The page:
Is Greek yogurt already old hat? If you love expanding your nutrition horizons get ready for a whole new crop of superfoods bound to become the next big thing:
This Icelandic yogurt is technically a soft cheese, but its texture and nutrients are similar to Greek yogurt, and it includes the same basic ingredients: skim milk and live active cultures. Skyr is made using a centuries-old straining process that removes the whey (liquid), which makes it creamy and thick (stick a spoon in it and turn it upside down — it won’t fall out!) without providing any fat. A single serve 6 oz container of plain, nonfat sykr packs 17 g of protein compared to about 15 g in Greek and 8 g in traditional yogurt.
Whole grains have been white hot for the past few years, but the most recent trend is 'what’s old is new again' and teff is an ancient grain that fits the bill. This African whole grain is used to make spongy Ethiopian flatbread. It’s known for its sweet, molasses-like flavor and its versatility; it can be cooked as an oatmeal alternative, added to baked goods or made into "teff polenta." It packs twice the iron of other grains and three times the calcium.
Finding the next obscure fruit with a high nutrient profile is big business. Some such as pomegranate, goji berry and açai have enjoyed serious staying power, while others have been more fleeting. Experts predict that cupuaçu will be the next to test its trendiness. This creamy-fleshed, distinctly flavored fruit related to cacao grows in the Amazon and is known for its high levels of antioxidants. Its juice tastes like pear with a hint of banana.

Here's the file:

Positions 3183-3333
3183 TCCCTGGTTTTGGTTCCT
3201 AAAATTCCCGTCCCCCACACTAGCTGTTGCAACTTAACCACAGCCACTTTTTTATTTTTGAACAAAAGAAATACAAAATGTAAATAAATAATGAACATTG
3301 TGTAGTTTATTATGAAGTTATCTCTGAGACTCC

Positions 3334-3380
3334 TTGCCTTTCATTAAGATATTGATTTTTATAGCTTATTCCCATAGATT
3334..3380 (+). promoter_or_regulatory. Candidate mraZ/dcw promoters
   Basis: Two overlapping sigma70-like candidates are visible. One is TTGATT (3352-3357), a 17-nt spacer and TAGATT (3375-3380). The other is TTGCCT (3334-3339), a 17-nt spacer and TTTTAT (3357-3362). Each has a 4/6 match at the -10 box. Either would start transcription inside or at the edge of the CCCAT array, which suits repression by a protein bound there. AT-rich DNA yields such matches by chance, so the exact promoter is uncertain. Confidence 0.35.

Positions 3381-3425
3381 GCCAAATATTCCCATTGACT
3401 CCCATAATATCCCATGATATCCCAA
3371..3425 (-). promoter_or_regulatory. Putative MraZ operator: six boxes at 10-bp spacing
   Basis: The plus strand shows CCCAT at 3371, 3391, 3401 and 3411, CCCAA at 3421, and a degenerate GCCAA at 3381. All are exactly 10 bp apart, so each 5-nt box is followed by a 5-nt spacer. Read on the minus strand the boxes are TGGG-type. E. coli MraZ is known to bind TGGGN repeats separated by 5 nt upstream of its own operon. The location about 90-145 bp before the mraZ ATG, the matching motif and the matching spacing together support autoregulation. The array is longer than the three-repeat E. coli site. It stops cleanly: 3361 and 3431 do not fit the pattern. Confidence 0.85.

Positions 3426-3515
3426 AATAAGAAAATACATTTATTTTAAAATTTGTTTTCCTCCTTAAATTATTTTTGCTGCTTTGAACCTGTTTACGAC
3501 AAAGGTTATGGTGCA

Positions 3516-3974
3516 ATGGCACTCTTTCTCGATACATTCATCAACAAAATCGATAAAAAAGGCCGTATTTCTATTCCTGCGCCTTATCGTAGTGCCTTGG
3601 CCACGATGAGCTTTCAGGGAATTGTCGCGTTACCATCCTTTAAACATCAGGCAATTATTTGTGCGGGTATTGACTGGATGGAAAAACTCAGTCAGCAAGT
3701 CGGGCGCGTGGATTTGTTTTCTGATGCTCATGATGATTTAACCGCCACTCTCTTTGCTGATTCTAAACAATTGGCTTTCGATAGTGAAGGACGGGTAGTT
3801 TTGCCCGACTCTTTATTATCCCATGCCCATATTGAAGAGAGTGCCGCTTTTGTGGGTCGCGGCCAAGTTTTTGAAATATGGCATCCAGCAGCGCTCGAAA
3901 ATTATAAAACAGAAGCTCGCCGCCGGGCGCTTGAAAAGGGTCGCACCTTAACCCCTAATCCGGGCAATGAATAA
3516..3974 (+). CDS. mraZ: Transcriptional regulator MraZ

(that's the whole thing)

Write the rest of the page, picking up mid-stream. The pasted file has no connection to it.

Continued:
Free from additives and preservatives, black garlic is made from whole garlic that's been aged for a month in a special fermentation process under high heat, where it develops its darker color, softer texture and sweeter taste. It's been shown to pack twice as many antioxidants as raw garlic and because it's soft you can easily spread it on whole grain bread or crackers. It's sweet and delicious and won’t give you garlic breath like its unfermented cousin!
These small oval seeds pack more heart- and brain-saving omega-3 fatty acids than flax seeds, don’t go bad as quickly, and have been shown in research to lower blood pressure and inflammation, a known trigger of premature aging and disease. Just one tbsp provides 5 g of fiber, about twice as much as golden flaxseed. Whip some into a smoothie — just be prepared for gel-ish result since these gems soak up about 12 times their weight in fluid.
Cynthia Sass is a registered dietitian with master's degrees in both nutrition science and public health. Frequently seen on national TV she's a SHAPE contributing editor and nutrition consultant to the New York Rangers and Tampa Bay Rays. Her latest New York Times best seller is Cinch! Conquer Cravings, Drop Pounds and Lose Inches.